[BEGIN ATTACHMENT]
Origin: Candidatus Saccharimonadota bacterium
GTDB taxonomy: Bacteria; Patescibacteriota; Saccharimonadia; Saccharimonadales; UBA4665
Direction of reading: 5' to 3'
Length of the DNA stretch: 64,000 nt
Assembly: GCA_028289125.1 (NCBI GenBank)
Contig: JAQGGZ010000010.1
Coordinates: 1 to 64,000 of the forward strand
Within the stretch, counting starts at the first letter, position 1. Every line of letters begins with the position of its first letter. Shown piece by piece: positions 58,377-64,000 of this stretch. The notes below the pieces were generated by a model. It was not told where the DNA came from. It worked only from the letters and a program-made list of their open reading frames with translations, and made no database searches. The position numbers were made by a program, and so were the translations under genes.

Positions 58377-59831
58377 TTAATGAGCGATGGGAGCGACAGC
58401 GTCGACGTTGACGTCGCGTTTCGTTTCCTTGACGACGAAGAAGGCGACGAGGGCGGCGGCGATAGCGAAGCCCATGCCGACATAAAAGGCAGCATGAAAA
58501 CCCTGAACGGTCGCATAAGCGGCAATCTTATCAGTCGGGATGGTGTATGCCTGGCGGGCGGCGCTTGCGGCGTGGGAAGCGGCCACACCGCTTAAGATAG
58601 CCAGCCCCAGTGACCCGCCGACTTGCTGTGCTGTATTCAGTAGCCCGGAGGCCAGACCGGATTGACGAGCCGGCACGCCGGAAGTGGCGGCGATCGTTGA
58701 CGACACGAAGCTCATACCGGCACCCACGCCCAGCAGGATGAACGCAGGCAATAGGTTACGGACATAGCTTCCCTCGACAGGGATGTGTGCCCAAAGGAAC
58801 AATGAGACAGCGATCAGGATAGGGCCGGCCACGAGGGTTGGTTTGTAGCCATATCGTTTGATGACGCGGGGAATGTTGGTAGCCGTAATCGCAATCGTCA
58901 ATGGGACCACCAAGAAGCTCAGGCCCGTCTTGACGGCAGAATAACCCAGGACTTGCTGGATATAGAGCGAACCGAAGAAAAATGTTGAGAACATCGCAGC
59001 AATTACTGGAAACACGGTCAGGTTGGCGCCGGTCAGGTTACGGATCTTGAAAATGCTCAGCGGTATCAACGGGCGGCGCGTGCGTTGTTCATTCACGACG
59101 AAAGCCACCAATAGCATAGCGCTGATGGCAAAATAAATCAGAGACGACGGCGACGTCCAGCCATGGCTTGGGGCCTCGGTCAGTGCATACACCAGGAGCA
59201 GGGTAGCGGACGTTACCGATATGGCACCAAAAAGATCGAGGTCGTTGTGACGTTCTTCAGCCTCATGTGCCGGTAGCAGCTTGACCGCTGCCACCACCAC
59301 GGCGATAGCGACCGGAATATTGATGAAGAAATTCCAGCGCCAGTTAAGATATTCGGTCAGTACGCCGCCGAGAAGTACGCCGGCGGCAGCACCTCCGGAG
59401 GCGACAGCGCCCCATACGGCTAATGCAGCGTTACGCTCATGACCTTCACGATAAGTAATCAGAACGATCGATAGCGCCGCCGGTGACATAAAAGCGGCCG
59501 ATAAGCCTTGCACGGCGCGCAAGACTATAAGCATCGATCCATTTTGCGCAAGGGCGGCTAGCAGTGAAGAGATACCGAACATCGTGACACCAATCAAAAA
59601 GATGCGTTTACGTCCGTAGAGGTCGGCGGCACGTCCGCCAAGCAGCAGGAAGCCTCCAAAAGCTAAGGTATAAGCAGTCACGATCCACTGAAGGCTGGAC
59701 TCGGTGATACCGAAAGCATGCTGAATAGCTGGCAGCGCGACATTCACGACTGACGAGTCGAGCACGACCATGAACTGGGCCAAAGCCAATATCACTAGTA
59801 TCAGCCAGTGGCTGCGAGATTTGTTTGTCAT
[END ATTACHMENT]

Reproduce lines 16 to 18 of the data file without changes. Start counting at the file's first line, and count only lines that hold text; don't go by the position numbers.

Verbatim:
58901 ATGGGACCACCAAGAAGCTCAGGCCCGTCTTGACGGCAGAATAACCCAGGACTTGCTGGATATAGAGCGAACCGAAGAAAAATGTTGAGAACATCGCAGC
59001 AATTACTGGAAACACGGTCAGGTTGGCGCCGGTCAGGTTACGGATCTTGAAAATGCTCAGCGGTATCAACGGGCGGCGCGTGCGTTGTTCATTCACGACG
59101 AAAGCCACCAATAGCATAGCGCTGATGGCAAAATAAATCAGAGACGACGGCGACGTCCAGCCATGGCTTGGGGCCTCGGTCAGTGCATACACCAGGAGCA